Lisa Brown and Nadine Woodward have won the August primary for the general election for Spokane mayor. But Spokane voters may have noticed a third candidate’s campaign signs appearing along Spokane streets.
Thomas “Tom” Jones, who describes himself as an independent, is an official write-in candidate for Spokane mayor.
In running, Jones hopes to “show people that the opportunity is out there. If you have good ideas and you have the desire to get into politics, you don’t need a Harvard education to make that happen.”
Jones’ ideas include keeping COVID-19 out of Spokane by not allowing infected patients to be transported to the city, preventing the installation of electric car charging stations in fixed-income locations and fixing Spokane’s traffic lights, which he says are asynchronized to generate revenue.
“Let’s make, and then maintain Spokane as a clean, sidewalk safe City, with no homeless and lower taxes,” reads Jones’ campaign website.
Though he doesn’t expect to win, Jones said in an interview, “If I was elected mayor, it would be a huge difference compared to what we have now.”
“If the citizens of Spokane elect somebody else, be it Lisa Brown or Nadine Woodward, by the time the next four years comes around, they’re going to beg for me to be in there because it’s just going to get worse,” he said.
In 2001, Jones pleaded guilty to felony stalking in Nevada after he “lost it” when his fiancée was sexually harassed at work.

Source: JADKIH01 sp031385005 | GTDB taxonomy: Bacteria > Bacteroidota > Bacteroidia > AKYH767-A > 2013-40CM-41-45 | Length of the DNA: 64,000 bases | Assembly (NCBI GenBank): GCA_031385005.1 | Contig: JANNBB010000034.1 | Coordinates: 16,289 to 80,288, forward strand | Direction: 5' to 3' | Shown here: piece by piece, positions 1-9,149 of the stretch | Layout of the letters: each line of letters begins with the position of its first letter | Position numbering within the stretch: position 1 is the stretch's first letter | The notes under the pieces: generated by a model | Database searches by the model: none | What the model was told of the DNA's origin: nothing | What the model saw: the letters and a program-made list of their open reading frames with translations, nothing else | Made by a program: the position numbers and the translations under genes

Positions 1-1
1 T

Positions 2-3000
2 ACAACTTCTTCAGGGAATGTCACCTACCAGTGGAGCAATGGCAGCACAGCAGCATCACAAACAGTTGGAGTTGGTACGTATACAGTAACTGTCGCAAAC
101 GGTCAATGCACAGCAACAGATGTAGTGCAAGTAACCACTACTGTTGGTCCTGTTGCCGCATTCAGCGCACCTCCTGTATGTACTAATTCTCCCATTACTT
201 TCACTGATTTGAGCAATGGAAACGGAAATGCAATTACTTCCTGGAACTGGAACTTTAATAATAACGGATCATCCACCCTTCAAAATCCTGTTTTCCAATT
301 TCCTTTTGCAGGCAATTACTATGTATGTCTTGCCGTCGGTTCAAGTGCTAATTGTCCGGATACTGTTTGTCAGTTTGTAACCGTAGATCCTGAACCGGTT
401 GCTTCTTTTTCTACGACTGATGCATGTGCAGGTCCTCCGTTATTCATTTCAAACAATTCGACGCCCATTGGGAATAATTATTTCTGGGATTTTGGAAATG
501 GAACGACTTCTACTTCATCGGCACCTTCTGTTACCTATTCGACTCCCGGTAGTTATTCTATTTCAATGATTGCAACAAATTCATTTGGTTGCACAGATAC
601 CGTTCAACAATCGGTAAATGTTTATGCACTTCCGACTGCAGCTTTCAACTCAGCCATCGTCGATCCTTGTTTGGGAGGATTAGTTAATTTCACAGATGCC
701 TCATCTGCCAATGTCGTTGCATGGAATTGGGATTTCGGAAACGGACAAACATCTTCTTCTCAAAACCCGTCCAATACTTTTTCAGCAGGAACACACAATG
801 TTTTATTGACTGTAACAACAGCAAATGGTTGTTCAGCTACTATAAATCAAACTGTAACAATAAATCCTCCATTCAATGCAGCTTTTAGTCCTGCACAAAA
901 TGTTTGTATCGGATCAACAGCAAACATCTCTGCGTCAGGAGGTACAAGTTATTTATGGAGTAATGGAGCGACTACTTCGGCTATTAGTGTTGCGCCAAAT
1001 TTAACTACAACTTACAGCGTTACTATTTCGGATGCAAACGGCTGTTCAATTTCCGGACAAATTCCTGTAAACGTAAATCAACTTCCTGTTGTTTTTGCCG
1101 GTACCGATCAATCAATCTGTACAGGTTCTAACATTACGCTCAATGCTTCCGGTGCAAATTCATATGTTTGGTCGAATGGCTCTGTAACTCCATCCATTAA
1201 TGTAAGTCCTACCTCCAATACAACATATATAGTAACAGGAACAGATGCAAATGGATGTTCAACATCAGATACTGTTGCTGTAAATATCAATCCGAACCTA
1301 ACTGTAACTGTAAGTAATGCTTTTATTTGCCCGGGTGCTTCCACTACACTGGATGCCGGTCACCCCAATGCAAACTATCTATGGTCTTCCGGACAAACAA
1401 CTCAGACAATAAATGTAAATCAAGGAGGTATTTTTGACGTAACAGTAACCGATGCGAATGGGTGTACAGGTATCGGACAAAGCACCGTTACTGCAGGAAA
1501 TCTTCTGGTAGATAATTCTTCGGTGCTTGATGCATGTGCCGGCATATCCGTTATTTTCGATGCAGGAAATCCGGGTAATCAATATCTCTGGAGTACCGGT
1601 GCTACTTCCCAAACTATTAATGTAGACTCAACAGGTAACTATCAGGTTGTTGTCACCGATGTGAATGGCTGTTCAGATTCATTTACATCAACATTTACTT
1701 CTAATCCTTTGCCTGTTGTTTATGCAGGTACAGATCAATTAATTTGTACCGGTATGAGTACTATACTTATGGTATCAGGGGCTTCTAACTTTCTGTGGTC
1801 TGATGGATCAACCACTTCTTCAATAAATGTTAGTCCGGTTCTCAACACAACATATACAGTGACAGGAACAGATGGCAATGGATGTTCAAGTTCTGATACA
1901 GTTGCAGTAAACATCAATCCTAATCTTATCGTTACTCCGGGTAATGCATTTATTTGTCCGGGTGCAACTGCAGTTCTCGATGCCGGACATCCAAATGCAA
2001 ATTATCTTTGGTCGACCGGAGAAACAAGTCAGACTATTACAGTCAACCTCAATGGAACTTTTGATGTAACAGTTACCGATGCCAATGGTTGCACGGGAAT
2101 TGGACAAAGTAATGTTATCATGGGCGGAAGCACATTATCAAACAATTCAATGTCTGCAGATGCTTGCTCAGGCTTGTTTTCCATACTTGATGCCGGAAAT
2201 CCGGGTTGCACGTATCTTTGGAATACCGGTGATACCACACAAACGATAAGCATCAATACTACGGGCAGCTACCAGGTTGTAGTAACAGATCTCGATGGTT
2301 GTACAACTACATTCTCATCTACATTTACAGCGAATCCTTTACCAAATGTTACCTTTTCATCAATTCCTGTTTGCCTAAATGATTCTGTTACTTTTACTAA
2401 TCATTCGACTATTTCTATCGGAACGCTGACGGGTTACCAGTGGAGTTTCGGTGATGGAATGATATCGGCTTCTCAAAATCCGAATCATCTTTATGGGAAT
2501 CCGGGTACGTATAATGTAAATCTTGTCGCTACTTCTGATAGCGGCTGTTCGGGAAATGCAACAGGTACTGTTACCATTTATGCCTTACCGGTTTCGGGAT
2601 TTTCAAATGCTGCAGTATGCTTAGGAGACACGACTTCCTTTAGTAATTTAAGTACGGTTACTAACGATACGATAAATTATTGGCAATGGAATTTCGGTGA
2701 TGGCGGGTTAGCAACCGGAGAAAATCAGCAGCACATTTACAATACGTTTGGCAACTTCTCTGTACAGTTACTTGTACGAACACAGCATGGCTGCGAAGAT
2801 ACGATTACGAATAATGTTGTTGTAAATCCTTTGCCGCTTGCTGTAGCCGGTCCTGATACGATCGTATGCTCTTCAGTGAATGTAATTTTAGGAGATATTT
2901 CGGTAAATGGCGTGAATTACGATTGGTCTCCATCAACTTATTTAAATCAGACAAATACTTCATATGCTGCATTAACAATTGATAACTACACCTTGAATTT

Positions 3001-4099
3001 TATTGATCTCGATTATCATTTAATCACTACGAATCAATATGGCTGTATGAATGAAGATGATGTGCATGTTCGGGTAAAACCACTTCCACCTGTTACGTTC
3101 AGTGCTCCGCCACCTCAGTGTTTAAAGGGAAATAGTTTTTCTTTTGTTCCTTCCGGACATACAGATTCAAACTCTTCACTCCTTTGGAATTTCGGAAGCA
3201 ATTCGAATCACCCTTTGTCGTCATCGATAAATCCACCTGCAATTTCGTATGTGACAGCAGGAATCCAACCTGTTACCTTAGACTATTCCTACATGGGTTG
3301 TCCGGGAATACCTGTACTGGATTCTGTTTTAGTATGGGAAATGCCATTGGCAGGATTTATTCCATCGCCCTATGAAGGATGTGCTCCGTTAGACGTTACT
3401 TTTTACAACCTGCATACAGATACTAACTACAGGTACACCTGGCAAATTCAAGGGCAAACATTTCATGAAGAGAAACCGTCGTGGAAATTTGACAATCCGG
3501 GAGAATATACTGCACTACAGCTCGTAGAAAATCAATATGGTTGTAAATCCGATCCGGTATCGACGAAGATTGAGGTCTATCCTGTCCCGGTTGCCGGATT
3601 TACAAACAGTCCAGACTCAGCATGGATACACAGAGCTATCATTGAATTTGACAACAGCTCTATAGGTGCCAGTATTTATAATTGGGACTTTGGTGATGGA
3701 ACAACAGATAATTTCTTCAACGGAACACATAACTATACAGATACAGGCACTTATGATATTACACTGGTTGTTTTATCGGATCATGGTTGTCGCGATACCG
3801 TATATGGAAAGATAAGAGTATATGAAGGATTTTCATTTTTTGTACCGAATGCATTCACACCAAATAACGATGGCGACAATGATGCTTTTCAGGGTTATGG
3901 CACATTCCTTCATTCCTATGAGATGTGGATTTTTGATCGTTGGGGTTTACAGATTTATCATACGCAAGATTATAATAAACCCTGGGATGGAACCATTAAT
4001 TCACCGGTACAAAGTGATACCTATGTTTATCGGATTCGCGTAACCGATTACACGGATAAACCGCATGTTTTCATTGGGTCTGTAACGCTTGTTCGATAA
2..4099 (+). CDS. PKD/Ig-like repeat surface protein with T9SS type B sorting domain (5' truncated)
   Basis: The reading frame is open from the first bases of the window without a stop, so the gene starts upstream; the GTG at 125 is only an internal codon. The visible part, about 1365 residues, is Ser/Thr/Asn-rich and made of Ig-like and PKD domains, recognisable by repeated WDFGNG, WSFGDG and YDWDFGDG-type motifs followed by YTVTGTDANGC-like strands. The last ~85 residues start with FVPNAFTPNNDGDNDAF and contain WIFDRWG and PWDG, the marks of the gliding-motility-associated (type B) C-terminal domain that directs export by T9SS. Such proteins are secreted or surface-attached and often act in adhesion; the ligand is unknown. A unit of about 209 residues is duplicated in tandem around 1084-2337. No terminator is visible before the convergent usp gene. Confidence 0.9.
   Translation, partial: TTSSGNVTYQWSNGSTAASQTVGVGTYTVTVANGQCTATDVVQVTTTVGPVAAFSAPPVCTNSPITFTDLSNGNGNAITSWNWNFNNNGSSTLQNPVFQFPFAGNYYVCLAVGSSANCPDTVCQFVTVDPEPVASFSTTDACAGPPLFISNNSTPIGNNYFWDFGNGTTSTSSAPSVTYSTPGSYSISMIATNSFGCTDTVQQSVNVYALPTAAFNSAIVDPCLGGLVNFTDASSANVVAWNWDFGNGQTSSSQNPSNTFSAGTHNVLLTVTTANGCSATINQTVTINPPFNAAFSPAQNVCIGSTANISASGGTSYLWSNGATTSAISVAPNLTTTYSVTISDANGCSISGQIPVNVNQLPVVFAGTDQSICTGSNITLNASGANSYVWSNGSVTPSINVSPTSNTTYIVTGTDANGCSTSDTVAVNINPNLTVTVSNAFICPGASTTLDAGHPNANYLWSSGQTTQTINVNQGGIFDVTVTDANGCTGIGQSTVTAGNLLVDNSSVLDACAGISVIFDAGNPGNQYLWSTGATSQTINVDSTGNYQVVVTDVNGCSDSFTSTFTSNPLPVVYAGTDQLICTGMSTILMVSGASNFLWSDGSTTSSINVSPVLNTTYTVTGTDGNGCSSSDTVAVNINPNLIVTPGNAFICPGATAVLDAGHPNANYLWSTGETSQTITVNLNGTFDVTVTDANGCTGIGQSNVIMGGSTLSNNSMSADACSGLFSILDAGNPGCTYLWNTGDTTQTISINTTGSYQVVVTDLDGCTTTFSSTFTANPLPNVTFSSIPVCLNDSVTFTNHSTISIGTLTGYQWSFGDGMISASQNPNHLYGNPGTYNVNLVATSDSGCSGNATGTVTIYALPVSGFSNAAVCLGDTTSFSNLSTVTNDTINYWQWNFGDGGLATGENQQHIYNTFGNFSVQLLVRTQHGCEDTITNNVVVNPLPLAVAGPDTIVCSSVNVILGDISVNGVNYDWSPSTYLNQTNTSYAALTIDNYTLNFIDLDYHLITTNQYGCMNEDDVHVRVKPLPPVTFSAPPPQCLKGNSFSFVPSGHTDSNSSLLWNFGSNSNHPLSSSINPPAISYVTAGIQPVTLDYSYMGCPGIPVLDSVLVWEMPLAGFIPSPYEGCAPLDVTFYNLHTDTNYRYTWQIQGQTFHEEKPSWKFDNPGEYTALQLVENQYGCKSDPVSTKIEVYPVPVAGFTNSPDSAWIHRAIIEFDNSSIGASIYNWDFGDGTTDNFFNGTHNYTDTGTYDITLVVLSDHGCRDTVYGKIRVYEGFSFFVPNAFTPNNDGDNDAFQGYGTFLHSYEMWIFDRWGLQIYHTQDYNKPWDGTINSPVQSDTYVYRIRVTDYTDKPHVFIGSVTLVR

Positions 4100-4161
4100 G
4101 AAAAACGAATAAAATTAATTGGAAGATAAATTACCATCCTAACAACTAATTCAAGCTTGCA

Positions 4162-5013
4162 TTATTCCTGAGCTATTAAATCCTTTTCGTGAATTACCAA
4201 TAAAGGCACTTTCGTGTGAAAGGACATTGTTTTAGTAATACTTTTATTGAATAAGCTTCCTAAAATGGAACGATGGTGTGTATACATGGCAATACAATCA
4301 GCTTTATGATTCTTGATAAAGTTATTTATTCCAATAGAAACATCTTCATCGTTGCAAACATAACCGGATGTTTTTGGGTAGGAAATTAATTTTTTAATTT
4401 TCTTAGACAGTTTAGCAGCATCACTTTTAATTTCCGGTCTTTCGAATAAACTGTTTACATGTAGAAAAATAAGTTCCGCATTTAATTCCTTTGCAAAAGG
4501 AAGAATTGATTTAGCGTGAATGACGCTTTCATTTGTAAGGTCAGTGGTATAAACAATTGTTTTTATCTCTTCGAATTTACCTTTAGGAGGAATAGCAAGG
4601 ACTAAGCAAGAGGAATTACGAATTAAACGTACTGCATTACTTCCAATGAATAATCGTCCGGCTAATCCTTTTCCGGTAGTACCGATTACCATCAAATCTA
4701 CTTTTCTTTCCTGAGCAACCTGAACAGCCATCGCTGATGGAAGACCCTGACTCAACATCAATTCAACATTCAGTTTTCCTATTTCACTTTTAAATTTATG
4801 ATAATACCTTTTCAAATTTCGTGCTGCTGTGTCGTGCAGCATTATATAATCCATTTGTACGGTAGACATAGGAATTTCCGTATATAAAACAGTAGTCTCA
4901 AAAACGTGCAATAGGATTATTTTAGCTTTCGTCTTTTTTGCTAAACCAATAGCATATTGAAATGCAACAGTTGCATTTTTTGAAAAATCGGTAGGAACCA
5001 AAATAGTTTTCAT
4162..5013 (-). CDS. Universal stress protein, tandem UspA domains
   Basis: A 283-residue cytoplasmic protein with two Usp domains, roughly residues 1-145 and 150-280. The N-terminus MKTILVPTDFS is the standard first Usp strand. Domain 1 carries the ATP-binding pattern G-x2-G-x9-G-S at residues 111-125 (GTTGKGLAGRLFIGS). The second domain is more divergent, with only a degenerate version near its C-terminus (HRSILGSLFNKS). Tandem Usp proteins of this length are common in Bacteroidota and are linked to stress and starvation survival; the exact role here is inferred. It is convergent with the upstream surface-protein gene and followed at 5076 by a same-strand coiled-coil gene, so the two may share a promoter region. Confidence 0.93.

Jones wrote on his website, “I have been sober from alcohol for over nine years and take medication for PTSD, Bipolar, and night terrors.”
Jones said he has learned from his experiences and argues they could benefit him as mayor, allowing him to “lead by example” and show those struggling with addiction or homelessness how to “become an asset to society.”
Because he has friends that make under $100,000 a year, Jones said he is more connected to Spokane voters than other candidates, which makes him better fit for the job.
Still, he added, “what’s awesome about being mayor is the only qualification for the position is you just have to be a voting resident in that jurisdiction … It’s not necessarily what skills you have as a mayor, it’s what ideas you have.”
Indeed, to become an official write-in candidate in Washington , one only needs to file a declaration of candidacy with the appropriate office. This document, which asks for basic personal information such as the candidate’s name, address and phone number, is required to differentiate a serious candidate from “Santa Clause” or “Mickey Mouse.”
Even then, per Washington code, votes for a specific write-in candidate are only counted if the total number of write-in votes exceeds the number of votes for the race’s apparent winner.